Marian Halls

Position title: Dana-Allen Dissertation Fellow (2011-2012)

Comparative Literature, UW-Madison

Portrait image of Marian Halls in front of book shelves

Citizenship, Political Crisis, and Witness: Comparative Readings of Post-WWII and Post-dictatorship Testimony

This project is a comparative study of testimonial narrative, and its relationship to articulations of political community following times of historical crisis. Reading testimonies from three historical contexts, my dissertation asks how testimonial narratives of specific conflicts contribute to building political community in the aftermath, and develops a framework for articulating the relationship between testimonies of past historical crisis and political life in later years. The project focuses on testimonies from three historical contexts: 1) genocidal violence in Nazi Germany (1933-1944), 2) Guatemala’s civil war (1960-1996), and 3) Brazil’s military dictatorship (1964-1979). The impact that testimony has on re-imagining political possibilities is conditioned differently at three moments in a cycle of political conflict: 1) the moment of conflict itself, 2) the time of collecting and disseminating testimonial narratives, and 3) the aftermath, when testimonies are redeployed in the interests of new political stakes. A final chapter takes up ethical and pragmatic considerations of the project’s comparative element, including the exchange of testimonial forms across contexts.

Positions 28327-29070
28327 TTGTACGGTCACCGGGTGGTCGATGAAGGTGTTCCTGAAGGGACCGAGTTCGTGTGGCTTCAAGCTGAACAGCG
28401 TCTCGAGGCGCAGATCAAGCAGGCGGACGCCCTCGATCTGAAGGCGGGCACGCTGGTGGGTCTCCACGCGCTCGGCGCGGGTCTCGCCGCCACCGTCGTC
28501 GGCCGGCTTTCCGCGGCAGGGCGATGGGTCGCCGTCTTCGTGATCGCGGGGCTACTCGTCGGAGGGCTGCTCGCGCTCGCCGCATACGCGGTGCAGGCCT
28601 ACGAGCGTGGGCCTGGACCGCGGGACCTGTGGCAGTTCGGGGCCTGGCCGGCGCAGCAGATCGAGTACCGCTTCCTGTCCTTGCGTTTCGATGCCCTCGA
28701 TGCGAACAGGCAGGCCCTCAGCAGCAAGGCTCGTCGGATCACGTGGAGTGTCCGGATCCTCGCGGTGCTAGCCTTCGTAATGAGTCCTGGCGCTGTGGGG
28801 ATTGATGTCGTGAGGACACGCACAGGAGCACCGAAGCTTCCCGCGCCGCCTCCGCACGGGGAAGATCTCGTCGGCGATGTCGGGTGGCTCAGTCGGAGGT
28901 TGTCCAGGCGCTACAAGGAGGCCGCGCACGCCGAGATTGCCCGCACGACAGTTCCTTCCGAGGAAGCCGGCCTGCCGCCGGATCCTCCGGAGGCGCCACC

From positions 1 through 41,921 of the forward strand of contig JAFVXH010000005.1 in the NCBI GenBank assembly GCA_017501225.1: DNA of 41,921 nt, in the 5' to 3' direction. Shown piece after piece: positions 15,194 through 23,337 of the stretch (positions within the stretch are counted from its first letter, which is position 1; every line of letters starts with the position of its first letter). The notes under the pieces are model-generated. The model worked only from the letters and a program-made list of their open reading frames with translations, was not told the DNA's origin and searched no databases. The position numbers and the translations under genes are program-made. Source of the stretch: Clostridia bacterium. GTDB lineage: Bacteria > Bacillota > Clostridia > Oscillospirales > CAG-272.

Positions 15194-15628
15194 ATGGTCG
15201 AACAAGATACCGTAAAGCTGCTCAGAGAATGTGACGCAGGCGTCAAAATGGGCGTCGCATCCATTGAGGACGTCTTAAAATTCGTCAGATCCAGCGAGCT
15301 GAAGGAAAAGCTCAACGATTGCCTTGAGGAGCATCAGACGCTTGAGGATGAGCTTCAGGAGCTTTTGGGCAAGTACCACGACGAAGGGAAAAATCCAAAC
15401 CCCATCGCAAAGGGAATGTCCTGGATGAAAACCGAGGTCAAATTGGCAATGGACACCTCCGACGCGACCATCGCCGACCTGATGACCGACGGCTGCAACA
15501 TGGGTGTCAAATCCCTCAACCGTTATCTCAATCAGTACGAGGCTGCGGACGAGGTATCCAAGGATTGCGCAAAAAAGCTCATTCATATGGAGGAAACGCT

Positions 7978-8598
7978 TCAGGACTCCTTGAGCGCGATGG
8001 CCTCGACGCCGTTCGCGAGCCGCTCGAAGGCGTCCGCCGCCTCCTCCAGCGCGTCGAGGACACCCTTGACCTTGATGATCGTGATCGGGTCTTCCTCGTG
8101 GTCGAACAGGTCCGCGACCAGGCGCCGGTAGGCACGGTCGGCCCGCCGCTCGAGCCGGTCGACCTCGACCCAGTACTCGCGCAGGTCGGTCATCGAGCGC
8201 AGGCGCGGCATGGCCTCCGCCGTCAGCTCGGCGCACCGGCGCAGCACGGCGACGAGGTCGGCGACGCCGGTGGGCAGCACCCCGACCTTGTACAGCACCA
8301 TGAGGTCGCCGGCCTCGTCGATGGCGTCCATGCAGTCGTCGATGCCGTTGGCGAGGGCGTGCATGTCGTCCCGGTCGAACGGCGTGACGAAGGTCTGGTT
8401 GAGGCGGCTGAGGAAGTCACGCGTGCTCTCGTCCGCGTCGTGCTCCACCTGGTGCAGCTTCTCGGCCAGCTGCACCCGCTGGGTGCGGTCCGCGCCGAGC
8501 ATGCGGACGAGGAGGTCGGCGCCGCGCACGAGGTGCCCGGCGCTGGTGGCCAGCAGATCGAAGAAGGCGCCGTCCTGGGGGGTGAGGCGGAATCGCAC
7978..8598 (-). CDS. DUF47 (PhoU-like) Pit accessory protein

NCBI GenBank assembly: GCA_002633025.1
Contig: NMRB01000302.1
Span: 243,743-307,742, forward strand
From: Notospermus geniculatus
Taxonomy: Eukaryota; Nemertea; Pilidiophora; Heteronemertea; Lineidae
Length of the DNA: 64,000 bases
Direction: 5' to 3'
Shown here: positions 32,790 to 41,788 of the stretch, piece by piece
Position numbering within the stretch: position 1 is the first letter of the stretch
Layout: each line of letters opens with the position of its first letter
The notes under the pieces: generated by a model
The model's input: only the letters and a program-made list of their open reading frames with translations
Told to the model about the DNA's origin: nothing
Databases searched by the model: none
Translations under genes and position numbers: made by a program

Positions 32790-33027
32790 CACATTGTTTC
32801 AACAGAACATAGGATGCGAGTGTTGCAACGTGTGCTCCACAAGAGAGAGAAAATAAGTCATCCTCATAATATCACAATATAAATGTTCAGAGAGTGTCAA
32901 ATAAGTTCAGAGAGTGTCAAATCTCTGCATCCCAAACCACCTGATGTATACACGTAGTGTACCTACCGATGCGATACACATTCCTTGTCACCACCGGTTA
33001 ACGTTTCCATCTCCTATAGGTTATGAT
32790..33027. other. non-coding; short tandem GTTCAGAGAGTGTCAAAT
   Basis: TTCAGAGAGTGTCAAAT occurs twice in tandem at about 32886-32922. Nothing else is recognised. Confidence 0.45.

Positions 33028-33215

Marian Halls, a Dana-Allen Dissertation Fellow, is a Ph.D. candidate in Comparative Literature at UW-Madison. Her research develops a comparative framework for understanding the emergence and development of testimonial narratives across distinct political and cultural contexts. In support of this project, she received a George Mosse Exchange Fellowship to conduct research at the archives of the Yad Vashem Research Center in Jerusalem, Israel. Halls is also the recipient of the UW Mellon Dissertation Fellowship, the UW-Madison Nave Award, and the University Prize Fellowship. Her essay, “The Bone that Writes: Desaparecidos and the Disappearance of Literature” is forthcoming in the book, Provocation and Negotiation: Essays in Comparative Criticism (ed. Tim Mathews). She received a dual B.A. in Ethnomusicology and Comparative Literature from the University of California at Los Angeles.